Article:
Deliberate self-harm in young people: differences in prevalence and risk factors between The Netherlands and Belgium
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This study aimed to examine prevalence and risk factors of deliberate self-harm in Dutch and Dutch-speaking Belgian adolescents.
A cross sectional survey using an anonymous self report questionnaire was performed in both countries. Data on 4,431 Belgian and 4,458 Dutch 15–16 year-old school pupils were analyzed.
Results showed a significant difference between the two countries indicating that lifetime and past year prevalence of deliberate self-harm were both 2.8 times higher in Belgian adolescents than in Dutch adolescents. Further analyses identified differences in the prevalence of factors associated with deliberate self-harm, with Belgian adolescents showing significant higher scores on anxiety, less problem-oriented coping and more common use of alcohol and soft drugs. Belgian adolescents were also at higher risk for the experience of several life events in the previous year and before that such as conflicts with peers, parents and partner, being bullied at school or exposure to suicidal behavior in family and friends. In addition, Belgian adolescents showed less communication with family or teachers about their problems and difficulties.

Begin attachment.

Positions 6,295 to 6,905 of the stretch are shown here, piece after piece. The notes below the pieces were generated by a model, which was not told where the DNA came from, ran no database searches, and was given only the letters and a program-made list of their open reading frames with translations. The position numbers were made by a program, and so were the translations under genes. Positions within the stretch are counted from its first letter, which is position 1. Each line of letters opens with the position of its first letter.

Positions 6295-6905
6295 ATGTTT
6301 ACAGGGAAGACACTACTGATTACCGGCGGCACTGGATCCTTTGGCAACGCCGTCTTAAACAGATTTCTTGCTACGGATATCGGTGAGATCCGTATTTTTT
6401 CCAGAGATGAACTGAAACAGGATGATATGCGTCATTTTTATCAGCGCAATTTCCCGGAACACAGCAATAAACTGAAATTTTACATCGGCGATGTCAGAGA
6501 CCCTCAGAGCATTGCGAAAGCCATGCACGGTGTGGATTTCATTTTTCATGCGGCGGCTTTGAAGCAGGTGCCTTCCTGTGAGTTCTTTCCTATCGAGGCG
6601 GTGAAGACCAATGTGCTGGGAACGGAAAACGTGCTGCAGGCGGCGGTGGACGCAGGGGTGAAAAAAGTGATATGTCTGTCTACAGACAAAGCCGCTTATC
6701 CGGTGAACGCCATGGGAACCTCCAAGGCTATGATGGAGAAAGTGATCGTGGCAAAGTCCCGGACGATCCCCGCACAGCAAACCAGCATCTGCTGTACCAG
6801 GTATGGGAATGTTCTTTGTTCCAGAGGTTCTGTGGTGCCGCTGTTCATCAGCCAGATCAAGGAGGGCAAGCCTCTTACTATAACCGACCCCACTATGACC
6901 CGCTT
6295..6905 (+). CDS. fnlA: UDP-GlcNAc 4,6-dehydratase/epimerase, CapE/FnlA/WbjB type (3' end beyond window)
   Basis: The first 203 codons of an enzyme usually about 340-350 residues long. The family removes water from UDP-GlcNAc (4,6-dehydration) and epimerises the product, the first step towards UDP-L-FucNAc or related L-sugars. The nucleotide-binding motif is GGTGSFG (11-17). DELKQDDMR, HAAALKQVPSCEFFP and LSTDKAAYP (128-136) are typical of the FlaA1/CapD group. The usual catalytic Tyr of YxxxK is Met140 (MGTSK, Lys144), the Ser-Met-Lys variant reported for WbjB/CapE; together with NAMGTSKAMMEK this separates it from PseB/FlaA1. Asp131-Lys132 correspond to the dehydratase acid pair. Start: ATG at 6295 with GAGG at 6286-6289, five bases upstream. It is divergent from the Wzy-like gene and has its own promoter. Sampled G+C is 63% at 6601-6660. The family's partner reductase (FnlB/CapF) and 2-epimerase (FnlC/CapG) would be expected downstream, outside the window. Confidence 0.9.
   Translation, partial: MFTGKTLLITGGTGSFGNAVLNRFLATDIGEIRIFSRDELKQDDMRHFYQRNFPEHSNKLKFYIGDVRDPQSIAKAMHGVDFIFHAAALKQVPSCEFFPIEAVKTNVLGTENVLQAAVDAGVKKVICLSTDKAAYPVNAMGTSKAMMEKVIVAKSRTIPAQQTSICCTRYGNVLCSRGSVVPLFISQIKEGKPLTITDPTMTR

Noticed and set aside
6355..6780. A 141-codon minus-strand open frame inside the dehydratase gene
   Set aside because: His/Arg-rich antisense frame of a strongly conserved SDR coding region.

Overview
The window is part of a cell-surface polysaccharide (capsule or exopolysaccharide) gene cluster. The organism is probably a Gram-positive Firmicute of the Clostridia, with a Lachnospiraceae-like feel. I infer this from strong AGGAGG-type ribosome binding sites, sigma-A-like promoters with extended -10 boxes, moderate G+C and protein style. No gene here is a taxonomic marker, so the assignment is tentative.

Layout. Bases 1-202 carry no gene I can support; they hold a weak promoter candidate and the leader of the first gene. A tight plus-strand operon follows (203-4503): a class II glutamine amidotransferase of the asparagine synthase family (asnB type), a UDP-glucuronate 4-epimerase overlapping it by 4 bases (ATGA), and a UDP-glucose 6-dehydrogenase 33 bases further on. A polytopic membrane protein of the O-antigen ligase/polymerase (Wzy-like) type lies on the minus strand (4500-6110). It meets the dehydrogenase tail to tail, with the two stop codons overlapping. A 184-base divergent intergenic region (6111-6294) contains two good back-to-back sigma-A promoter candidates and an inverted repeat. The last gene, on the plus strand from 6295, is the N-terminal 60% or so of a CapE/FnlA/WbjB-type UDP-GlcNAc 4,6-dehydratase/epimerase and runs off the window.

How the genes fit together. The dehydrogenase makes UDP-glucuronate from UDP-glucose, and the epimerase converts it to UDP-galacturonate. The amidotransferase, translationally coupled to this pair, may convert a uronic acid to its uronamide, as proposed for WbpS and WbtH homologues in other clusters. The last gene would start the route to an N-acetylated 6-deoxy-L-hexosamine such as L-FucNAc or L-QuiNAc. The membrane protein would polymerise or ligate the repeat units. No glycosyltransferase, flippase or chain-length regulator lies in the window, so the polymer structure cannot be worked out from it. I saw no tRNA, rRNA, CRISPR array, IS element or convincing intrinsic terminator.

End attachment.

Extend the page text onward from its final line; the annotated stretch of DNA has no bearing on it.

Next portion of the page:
The results of the study suggest that the increased risk of deliberate self-harm among Belgian adolescents may be associated with an increased reporting of several important life events and with additional ineffective problem-solving such as less problem-oriented coping, more substance use and less communication about their problems. These results support the assumption that sociocultural aspects of nations can influence the risk of deliberate self-harm and are important to consider when developing prevention strategies.
Keywordsdeliberate self-harm adolescents risk factors cultural differences
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